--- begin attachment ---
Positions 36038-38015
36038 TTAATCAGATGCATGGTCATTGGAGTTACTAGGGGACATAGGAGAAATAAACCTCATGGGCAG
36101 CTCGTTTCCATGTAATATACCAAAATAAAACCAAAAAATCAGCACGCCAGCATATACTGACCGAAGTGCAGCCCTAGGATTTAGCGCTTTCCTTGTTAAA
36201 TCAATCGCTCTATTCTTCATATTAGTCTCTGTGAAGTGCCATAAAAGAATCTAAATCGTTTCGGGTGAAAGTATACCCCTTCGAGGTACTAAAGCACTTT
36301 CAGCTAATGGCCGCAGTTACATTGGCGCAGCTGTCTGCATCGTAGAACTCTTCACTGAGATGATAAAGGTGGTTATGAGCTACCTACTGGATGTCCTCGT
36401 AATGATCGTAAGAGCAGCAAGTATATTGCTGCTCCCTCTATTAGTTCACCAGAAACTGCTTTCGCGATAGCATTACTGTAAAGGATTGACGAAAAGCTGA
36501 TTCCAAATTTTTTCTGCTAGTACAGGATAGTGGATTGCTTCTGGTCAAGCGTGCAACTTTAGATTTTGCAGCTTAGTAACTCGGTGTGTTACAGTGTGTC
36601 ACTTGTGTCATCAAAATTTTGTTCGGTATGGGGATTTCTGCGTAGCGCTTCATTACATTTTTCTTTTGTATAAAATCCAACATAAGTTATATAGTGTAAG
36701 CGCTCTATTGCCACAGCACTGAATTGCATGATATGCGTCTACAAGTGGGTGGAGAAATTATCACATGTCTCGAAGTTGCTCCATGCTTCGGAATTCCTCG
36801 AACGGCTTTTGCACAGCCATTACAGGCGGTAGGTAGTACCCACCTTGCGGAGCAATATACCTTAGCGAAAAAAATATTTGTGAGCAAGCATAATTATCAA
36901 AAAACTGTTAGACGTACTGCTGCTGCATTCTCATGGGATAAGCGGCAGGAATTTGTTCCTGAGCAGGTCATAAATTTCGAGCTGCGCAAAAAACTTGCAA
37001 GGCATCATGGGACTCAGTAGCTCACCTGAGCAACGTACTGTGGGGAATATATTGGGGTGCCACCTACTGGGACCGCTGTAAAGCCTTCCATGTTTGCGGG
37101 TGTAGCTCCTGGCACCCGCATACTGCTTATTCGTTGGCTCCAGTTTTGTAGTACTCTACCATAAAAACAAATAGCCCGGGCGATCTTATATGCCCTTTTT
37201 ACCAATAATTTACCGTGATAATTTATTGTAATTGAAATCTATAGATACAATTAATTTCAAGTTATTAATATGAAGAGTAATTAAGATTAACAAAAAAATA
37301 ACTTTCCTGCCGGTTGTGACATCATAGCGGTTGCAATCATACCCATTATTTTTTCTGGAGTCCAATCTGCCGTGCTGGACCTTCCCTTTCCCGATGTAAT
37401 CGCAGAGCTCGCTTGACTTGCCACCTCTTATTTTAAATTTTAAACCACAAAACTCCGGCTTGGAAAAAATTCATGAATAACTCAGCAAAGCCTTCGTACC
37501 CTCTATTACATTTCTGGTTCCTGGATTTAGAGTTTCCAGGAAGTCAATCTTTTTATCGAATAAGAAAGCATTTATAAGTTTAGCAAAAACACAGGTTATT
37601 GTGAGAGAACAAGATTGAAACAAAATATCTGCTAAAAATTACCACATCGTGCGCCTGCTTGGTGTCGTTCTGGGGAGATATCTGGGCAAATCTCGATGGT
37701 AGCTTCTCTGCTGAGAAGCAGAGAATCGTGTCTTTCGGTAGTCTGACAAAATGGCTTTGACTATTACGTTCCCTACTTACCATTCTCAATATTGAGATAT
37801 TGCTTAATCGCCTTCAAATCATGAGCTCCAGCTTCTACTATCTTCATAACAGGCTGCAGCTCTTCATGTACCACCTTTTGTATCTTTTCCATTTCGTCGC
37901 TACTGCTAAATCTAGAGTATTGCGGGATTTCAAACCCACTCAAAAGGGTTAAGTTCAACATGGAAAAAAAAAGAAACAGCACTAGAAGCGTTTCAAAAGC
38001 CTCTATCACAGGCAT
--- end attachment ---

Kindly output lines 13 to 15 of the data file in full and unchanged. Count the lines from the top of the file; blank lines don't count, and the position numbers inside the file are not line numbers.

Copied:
37101 TGTAGCTCCTGGCACCCGCATACTGCTTATTCGTTGGCTCCAGTTTTGTAGTACTCTACCATAAAAACAAATAGCCCGGGCGATCTTATATGCCCTTTTT
37201 ACCAATAATTTACCGTGATAATTTATTGTAATTGAAATCTATAGATACAATTAATTTCAAGTTATTAATATGAAGAGTAATTAAGATTAACAAAAAAATA
37301 ACTTTCCTGCCGGTTGTGACATCATAGCGGTTGCAATCATACCCATTATTTTTTCTGGAGTCCAATCTGCCGTGCTGGACCTTCCCTTTCCCGATGTAAT